Iowa has been on the cutting edge of science and technology. Plan a field tirp for your students, and visit these great places for hands-on stem learning.
Ten Educational Science Experiences in Des Moines
Offering more than just consumer purchases and assistance, Apple Stores host unique field trips for students and teachers.
There are several different trip themes and topics based on the needs of each student group. Topics include movie making, coding, robotics, and more. Apple also offers teacher workshops and resources.
In addition, free, weekly activities are available for the whole family. Check with your local Apple Store’s calendar to find out what’s happening near you.
Iowa Public Television Station offers guided tours and hands-on stem projects. Students can go behind-the-scenes to learn about the latest broadcast technology or do group activities in the studio classroom.
IPTV provides educational resources for Iowa teachers. Visit the station and get connected in your classroom!
The Science Center of Iowa can host large groups of students for hands-on science activities and classroom engagement. Displays include air & space, motion, nature, and more.
As a participant of the ASTC Travel Passport Reciprocal Program, a SCI membership benifit is free admission to hundreds of museums across the country.
The Blank Park Zoo is an excellent smaller zoo and is perfect for younger children but diverse enough for older students as well. There are several hands-on programs and times when you can feed animals.
Sitting below Saylorville Dam is Cottonwood Recreational Area, home to the best frog pond in central Iowa. Pack a picnic, bring along some nets, and your nature journal to enjoy a sunny afternoon observing wildlife.
Polk County Master Gardeners created the Enabling Garden for people of all abilities to enjoy and learn about gardening. There are smooth paths, easy access to the flowers, and a musical children’s garden.
Check out the website to find all the events for learning programs and children’s art workshops that take place in this amazing garden.
Polk County Conservation officers host a series of educational hikes, programs, and field trips in parks and community centers around the metro. Visit the new nature center at Jester Park near Granger.
All Iowa students should have an opportunity to visit an Iowa farm. Here are seven ways to connect with a farmer and how to prepare for a farm field trip.
Picket Fence Creamery in Woodward is a family owned dairy farm suppling local grocery stores with high quality products. Kids will love to hold the kittens and pet the calf while learning about the milking process, pasteurization, and preparing of products during the hour long tour.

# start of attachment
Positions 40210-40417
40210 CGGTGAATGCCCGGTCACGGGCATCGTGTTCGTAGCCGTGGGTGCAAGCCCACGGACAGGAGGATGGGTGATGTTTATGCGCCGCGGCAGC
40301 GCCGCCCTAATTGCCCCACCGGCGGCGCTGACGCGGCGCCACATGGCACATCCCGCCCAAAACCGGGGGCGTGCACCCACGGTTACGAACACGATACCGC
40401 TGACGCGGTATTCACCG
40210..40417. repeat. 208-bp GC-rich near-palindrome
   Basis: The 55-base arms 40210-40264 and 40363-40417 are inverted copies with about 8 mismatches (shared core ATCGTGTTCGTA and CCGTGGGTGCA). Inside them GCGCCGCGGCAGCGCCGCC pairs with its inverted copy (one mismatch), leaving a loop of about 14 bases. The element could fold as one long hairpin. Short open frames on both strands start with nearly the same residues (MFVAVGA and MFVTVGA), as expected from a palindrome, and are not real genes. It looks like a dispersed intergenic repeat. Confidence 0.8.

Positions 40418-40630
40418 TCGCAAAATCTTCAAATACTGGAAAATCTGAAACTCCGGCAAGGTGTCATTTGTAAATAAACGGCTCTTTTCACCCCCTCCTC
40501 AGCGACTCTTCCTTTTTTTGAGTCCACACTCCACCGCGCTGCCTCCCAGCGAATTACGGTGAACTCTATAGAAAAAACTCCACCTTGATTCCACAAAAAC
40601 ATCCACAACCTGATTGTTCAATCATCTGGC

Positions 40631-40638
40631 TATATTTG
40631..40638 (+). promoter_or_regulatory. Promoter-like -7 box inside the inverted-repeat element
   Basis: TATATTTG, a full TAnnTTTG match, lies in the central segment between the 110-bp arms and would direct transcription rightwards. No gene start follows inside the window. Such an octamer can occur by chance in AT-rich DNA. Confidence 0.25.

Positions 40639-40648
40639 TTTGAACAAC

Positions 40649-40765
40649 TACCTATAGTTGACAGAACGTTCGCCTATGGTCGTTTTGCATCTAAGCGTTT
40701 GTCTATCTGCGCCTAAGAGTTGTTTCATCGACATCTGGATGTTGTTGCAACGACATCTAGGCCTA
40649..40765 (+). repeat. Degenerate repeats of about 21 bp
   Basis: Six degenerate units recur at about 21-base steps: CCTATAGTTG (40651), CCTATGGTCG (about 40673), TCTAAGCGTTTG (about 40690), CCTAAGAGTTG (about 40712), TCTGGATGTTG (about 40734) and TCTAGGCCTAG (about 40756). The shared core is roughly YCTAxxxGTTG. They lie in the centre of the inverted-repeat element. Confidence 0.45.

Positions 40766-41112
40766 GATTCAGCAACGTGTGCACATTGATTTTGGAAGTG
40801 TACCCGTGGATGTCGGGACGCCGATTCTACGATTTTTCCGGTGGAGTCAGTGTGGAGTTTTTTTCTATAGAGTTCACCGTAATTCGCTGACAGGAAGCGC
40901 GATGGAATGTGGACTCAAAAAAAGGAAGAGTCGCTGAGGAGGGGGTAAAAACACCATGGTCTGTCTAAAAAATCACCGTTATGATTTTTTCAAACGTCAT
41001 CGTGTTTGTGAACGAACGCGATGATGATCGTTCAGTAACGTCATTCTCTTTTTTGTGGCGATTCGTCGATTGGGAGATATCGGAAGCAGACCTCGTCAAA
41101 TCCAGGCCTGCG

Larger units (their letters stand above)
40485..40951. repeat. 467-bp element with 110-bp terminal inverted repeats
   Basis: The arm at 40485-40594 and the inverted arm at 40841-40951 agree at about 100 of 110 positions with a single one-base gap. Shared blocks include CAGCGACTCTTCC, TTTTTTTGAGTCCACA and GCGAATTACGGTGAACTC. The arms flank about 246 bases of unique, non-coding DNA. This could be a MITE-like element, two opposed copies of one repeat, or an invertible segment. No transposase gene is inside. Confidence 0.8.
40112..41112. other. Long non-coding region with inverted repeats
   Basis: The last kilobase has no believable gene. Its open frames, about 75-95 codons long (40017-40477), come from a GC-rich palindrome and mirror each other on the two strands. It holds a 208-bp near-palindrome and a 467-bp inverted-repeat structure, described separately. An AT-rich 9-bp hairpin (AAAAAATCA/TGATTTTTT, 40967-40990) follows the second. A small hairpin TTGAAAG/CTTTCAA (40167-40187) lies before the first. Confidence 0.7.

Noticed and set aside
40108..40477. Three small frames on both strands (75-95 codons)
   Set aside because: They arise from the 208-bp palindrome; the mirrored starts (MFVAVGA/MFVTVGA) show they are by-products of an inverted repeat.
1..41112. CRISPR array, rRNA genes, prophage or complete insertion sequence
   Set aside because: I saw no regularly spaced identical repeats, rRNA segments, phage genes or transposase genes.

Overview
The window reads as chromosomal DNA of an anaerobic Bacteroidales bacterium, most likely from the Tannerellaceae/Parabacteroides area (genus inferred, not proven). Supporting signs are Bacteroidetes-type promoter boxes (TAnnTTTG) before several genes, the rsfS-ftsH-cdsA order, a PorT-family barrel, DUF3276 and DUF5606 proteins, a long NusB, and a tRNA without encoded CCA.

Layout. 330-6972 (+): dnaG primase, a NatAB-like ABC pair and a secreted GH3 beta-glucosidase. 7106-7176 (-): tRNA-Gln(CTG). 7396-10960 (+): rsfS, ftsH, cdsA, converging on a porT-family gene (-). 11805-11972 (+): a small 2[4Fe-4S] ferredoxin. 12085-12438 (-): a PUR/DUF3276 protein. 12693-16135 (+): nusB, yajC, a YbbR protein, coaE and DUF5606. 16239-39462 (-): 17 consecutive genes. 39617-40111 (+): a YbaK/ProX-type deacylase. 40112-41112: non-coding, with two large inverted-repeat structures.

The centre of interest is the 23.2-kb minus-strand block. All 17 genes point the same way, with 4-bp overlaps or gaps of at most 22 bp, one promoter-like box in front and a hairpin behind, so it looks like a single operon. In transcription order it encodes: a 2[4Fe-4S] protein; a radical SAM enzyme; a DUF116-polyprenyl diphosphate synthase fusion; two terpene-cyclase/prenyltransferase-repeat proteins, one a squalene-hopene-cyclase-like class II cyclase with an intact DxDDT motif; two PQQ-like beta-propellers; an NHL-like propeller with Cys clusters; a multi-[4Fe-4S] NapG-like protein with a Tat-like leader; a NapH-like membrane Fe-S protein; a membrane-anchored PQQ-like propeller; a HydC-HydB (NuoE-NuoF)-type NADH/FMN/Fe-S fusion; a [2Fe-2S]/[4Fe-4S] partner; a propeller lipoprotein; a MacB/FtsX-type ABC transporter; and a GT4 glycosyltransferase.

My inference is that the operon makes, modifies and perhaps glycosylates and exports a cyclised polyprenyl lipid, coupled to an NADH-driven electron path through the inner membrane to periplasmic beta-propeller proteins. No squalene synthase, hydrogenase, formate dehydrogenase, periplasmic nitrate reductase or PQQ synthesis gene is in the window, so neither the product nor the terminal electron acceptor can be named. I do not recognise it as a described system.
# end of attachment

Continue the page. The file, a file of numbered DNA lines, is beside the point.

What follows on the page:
Just east of the metro, the Neal Smith National Wildlife Refuge is huge with over 11,000 acres. Giving an expansive sense of prairie, a long twisting paved road leads you through a few miles of tall grass prairie to the visitor center. It’s easy to imagine Laura Ingalls riding in a covered wagon across such a land.
The Prairie Learning and Visitor Center is well-designed for large groups of students but still small enough for families to enjoy.
National Balloon Museum in Indianola is staffed by very knowledgeable volunteers who are experienced in ballooning and have flown hot air balloons.
The museum offers the history of ballooning and has over two dozen baskets on display. Our younger students had fun watching a film about a clown who flies in a hot air balloons and answering quiz questions at the end of the film.
Dietitians with Hy-Vee Food stores offer a wonderful field trip for students based on the My Plate program. Tours typically last around a half hour as groups wander throughout the store. My children left the tour wanting to try new vegetables.
ISU Insect Zoo brings creepy crawlers and an exciting hands-on educational experience to classrooms and community centers anywhere in Iowa. Students can also visit the one room museum on 4th floor of Science II building on the ISU campus in Ames.
Don’t overlook smaller museums. I find that when visiting a smaller museum, the children learn more because there is a specific focus. Instead of spending a lot of time running around trying to “see everything” that some larger museums offer, the children spend more time on a few high quality exhibits.
For more information, visit Teaching Iowa History, which is a repository of lesson plans and links to other educational resources.
With over ten educational science experiences in the Des Moines Metro, it’s easy to plan your next class field trip or family excursion.
Looking for history field trips? Visit Over Ten Historical Field Trips in Des Moines.